Flood insurance will double in Hillsborough, Pinellas. See your rate here.

“It makes no sense” that Floridians’ premiums should increase, Sen. Rick Scott said.
A canoe navigates Shore Acres during flooding in 2012. Some neighborhoods will see huge flood insurance rate increases, while some others may see minor decreases.
A canoe navigates Shore Acres during flooding in 2012. Some neighborhoods will see huge flood insurance rate increases, while some others may see minor decreases.
Published May 11|Updated May 12

TALLAHASSEE — In a state already being crushed by high insurance premiums, here’s more bad news: Floridians are going to be paying a lot more for flood insurance.

Under new federal estimates released this week, Floridians will see their federal flood insurance premiums double, on average, in the coming years.

For Pinellas County homeowners, National Flood Insurance Program premiums are expected to rise 112%, from $1,537 to $3,257. Hillsborough County homeowners should brace for 125% increases, from $1,132 to $2,549.

There is a sliver of good news: rate increases are capped at 18% per year for renewing policyholders. And for some, their premiums will go down.

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The increases are part of a new flood insurance methodology by the Federal Emergency Management Agency, which runs the flood insurance program.

For decades, the program’s methodology for calculating premiums was unfair, federal officials say, resulting in owners of lower-cost homes subsidizing higher-cost homes.

The new methodology, known as Risk Rating 2.0, incorporates more flooding variables and better reflects a property’s actual flood risk, according to FEMA. Policies that have renewed since April 1 have already moved to the new methodology.

“This newer system means lower-cost homes will no longer absorb the costs to repair more expensive homes as flooding becomes more frequent and severe,” FEMA’s senior executive of the National Flood Insurance Program, David Maurstad, wrote in the Tampa Bay Times in 2021.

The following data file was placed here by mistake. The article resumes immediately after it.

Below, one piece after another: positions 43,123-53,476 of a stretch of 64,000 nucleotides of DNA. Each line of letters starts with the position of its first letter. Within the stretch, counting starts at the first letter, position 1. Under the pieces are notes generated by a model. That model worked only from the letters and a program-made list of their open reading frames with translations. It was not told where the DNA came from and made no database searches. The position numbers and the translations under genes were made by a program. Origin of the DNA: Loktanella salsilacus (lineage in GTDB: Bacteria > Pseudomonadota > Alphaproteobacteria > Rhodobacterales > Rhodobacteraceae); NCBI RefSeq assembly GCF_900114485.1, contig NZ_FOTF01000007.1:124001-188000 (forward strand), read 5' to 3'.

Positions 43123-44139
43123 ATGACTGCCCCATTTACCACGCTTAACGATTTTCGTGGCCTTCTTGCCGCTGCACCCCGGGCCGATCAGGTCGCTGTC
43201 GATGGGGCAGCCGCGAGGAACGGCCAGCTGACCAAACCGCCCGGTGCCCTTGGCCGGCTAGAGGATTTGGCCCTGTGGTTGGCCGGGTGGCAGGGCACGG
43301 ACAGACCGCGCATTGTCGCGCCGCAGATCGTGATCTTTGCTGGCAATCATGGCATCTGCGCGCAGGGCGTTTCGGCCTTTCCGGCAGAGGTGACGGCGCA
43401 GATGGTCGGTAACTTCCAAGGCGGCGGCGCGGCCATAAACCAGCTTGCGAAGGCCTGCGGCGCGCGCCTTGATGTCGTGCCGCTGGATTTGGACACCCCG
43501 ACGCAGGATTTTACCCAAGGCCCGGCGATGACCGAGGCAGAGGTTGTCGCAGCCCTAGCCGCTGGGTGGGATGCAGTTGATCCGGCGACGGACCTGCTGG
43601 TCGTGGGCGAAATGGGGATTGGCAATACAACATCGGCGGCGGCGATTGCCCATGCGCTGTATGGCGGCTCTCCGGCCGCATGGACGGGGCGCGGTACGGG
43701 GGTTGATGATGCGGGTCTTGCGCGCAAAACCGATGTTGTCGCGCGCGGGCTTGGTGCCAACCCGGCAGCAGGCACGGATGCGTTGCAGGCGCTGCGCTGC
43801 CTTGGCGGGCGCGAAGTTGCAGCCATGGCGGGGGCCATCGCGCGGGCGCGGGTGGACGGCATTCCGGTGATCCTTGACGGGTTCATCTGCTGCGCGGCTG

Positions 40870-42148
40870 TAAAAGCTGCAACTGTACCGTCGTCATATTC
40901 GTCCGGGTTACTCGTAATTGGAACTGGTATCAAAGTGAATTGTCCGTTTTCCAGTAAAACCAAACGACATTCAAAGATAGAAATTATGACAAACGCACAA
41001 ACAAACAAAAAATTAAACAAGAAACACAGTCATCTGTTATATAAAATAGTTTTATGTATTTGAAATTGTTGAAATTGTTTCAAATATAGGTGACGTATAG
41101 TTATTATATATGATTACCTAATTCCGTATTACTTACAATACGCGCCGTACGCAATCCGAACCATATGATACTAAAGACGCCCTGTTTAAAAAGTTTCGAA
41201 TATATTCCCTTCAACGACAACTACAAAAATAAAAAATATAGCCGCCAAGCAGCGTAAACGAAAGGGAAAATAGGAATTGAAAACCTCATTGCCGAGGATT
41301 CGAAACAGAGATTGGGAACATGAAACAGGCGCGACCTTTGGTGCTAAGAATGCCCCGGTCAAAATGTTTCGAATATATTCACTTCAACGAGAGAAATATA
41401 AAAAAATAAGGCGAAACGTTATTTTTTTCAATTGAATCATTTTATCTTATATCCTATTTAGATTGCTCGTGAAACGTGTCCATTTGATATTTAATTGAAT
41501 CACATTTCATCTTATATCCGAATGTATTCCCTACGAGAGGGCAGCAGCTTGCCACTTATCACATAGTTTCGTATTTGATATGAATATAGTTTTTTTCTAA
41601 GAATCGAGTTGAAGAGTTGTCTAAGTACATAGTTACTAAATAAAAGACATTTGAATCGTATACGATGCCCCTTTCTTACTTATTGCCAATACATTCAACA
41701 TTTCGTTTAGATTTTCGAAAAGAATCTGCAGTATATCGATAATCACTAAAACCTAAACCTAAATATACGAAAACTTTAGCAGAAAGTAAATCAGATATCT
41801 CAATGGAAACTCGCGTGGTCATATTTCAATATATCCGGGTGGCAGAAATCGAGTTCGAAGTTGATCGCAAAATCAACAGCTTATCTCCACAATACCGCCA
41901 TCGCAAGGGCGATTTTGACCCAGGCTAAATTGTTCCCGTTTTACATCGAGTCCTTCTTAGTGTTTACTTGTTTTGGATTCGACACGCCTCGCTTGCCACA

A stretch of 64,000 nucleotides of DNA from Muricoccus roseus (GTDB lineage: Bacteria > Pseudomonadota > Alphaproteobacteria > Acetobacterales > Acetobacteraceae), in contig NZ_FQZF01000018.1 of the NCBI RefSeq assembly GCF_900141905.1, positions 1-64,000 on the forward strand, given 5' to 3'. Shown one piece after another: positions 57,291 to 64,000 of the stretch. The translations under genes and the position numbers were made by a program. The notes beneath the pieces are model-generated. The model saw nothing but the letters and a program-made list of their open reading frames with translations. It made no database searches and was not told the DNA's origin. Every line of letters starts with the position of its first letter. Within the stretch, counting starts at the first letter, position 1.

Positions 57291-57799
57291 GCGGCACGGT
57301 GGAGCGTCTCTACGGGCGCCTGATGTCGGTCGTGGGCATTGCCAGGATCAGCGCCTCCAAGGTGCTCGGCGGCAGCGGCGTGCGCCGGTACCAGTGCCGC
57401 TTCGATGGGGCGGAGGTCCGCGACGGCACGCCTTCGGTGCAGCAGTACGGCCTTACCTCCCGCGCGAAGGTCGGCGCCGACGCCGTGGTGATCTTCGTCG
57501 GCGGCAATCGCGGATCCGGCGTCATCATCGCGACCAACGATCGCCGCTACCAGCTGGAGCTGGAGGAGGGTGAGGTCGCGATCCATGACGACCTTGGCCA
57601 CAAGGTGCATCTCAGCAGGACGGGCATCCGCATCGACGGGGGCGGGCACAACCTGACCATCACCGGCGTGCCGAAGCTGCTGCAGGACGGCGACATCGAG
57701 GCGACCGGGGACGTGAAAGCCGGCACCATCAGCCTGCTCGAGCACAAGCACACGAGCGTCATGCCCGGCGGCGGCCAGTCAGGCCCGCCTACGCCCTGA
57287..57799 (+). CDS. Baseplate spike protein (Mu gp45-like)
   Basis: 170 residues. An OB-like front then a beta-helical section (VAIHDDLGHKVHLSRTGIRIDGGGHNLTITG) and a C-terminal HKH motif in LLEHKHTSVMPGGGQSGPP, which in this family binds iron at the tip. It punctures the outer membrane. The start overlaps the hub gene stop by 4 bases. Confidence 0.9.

About 15% of homeowners in Pinellas and Hillsborough counties will see their premiums go down or not change, the data shows. Most (62%) in Hillsborough County will see increases of $10 or less per month. About 46% in Pinellas will see increases of $10 or less per month.

In Pasco County, 23% will see premiums decrease or not change. On average, premiums in the county will increase 60%.

Florida’s U.S. senators have been critical of the new ratings methodology. Sen. Marco Rubio has tried to delay its implementation. Sen. Rick Scott said he has introduced legislation to allow more companies to offer flood insurance and require FEMA to disclose its models and data used to calculate flood risk and premiums.

Scott said in a statement Wednesday that the new ratings system “is unsustainable and unaffordable for Florida families.” Currently, Florida pays more into the flood insurance system than is paid out, he said.

“It makes no sense that residents of a donor state should see their premiums increase,” Scott said, adding that he would reintroduce the legislation.

For the roughly 600,000 Floridians with single-family homes covered by federal flood insurance — the most of any state — the new methodology projects rates rising 104% on average, from $888 to $1,808.

Two Tampa Bay ZIP codes are among the 10 in Florida facing the highest increases.

In the 33621 ZIP code, which includes MacDill Air Force Base, the roughly 560 homeowners could see 406% increases, from $612 to $3,093.

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The 845 homeowners in the 33715 ZIP code, which includes Tierra Verde, could see 413% increases, from $1,170 to $6,003.

Floridians are already paying the highest homeowners insurance premiums in the nation. Auto insurance premiums are consistently in the top five most expensive in the nation.

The new flood premiums could have a significant effect on homeowners with state-run Citizens Property Insurance policies. Last year, state lawmakers required all homeowners with Citizens policies to also have flood insurance by 2027.

Anyone seeking a new flood insurance policy would have to immediately pay the higher Risk Rating 2.0 premiums.

Times staff writer Ian Hodgson contributed to this report.